To The Lighthouse And Lady Oracle — страница 3

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been in the past, it is still a very large problem. Only time will set things straight. Men and women are no longer restricted to specific roles. Even though they may be shunned for their choices it is more widely acceptable then it has ever been for a man to stay at home with the kids, or for the woman to go out to work in a job with a very powerful position. Gender-conflict has been around since the dawn of time. But since the dawn of time many significant leaps and bounds have been made. What is a man?s place and what is a woman?s place in society? In an ideal world there is no conflict. Unfortunately that type of world is still far away. Fortunately we are a lot closer then we were even as far back as one hundred years ago. Two classic novels To the Lighthouse and Lady Oracle

are perfect examples of how gender-conflict is viewed and present in our society. By looking at the underlying story in the novels we are able to see the conflicts of gender as what they truly are; petty and ignorant. We all know what must be done to overcome the stereotypes placed in the society. It is just a matter of time. The two novels give us a better look into humanity and what it means to be human, not make or female, but human. Basically what these novels teach us is that it is fatal to be a man or a woman pure and simple; one must be woman-manly or man-womanly. Works CitedAtwood, Margaret. Lady Oracle.Toronto: Seal Books, 1999. Cooke, Nathalie. Margaret Atwood: A biography. ECW Press, 1988. Dworkin, Andrea. Woman Hating. New York: Dutton, 1974. Fokkema, Douwe W. An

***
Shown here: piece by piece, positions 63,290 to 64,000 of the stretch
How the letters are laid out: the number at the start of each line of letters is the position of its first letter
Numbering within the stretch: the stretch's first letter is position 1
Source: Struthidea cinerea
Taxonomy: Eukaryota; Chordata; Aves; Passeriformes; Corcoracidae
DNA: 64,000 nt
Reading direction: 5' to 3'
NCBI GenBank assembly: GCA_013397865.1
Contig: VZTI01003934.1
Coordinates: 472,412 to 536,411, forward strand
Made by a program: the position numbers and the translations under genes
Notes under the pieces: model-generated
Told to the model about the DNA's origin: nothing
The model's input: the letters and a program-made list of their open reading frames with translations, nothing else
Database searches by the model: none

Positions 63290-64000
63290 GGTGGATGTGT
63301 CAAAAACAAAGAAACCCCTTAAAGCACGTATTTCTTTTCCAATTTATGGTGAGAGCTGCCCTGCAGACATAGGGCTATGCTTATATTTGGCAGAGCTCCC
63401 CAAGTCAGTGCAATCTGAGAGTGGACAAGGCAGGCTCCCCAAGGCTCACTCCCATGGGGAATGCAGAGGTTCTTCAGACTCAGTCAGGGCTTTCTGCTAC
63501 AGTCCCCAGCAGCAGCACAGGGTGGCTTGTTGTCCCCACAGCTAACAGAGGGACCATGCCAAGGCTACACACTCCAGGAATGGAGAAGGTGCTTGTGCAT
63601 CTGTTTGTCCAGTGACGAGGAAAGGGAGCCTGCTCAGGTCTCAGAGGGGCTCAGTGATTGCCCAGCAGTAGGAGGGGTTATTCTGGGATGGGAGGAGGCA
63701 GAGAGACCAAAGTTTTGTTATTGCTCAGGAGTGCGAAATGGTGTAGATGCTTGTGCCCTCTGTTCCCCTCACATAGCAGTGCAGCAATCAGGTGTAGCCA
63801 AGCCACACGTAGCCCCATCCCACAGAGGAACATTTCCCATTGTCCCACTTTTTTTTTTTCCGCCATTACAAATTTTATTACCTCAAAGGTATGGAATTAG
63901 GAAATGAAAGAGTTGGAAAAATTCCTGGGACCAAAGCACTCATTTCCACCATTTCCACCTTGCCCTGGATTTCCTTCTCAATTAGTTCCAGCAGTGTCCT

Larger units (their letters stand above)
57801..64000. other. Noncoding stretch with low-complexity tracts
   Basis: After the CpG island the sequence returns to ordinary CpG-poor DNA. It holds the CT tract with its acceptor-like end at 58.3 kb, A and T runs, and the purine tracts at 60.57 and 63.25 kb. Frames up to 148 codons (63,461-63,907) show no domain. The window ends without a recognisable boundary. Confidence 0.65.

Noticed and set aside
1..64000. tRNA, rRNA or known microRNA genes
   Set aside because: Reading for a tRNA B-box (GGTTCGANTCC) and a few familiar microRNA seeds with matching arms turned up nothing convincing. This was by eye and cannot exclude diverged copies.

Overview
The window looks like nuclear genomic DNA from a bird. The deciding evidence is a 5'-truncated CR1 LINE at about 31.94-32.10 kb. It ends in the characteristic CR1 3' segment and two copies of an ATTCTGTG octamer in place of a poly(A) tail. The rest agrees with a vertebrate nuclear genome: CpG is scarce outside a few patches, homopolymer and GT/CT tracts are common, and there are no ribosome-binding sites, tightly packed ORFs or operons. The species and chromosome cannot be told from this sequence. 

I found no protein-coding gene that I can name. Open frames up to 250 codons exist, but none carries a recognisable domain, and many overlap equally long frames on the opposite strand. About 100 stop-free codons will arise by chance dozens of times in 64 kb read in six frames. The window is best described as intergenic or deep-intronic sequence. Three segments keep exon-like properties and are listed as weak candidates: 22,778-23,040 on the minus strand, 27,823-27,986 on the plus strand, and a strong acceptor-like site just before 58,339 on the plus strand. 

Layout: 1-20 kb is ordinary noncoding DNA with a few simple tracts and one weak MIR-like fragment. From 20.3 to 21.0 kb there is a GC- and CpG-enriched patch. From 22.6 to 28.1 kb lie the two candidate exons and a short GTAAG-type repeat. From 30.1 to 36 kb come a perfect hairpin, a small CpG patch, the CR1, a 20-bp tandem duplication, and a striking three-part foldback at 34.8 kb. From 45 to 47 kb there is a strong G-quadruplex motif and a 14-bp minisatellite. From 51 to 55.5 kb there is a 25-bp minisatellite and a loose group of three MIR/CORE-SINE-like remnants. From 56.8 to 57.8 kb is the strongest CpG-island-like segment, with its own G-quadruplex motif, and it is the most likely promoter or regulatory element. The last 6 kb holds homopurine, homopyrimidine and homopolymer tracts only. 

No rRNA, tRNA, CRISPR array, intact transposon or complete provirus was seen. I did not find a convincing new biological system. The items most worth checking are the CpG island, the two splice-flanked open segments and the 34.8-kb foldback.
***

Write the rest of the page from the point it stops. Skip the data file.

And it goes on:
Interpretation of To the Lighthouse: With Reference to the Code of Modernism. Tel Aviv, Israel, 1979. Ruddick, Lisa. The Seen and the Unseen: Virginia Woolf’s To the Lighthouse. Cambridge: Harvard, 1977. Woolf, Virginia. To the Lighthouse. New York: Oxford, 1999.